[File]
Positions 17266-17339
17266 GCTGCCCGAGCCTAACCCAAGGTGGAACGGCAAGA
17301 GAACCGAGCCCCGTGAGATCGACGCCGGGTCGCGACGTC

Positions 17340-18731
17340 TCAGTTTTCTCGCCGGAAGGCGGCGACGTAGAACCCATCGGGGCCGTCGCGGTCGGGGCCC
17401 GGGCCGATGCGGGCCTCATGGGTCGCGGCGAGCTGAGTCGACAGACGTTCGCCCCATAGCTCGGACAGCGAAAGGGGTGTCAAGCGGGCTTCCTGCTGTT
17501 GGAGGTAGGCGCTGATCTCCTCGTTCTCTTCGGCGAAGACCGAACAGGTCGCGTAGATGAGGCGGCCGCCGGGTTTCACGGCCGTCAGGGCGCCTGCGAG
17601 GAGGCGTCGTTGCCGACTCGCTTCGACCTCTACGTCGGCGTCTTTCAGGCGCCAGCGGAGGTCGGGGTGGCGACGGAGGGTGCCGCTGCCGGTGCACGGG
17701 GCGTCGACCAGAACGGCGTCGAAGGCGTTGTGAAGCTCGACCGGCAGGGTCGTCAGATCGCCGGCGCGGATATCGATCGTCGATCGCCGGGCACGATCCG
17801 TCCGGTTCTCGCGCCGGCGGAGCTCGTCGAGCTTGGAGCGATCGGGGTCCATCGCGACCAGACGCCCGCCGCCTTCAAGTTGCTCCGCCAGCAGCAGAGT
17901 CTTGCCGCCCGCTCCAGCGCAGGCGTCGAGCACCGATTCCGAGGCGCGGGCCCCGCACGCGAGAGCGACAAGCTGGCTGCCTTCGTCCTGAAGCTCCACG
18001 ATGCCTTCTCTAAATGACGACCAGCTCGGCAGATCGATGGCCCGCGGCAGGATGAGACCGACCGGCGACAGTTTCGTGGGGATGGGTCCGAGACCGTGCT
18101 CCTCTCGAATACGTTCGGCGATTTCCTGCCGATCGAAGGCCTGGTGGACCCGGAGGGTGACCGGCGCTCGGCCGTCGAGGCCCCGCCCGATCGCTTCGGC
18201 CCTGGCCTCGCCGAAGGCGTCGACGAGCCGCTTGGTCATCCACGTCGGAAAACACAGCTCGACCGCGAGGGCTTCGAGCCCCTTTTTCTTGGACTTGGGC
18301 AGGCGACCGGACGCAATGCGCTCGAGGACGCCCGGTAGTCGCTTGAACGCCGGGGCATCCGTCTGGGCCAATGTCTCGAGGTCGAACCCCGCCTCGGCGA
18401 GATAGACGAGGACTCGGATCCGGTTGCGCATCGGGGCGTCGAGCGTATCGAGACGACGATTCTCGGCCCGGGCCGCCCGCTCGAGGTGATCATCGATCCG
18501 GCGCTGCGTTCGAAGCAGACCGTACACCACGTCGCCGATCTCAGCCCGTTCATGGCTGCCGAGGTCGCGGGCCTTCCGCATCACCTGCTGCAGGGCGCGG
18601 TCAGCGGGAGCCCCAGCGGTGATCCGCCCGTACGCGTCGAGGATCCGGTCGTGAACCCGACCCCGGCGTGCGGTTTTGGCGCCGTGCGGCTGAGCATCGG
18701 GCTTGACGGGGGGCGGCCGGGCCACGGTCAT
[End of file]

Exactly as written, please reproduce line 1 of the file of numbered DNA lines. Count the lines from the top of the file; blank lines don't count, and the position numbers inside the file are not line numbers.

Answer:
Positions 17266-17339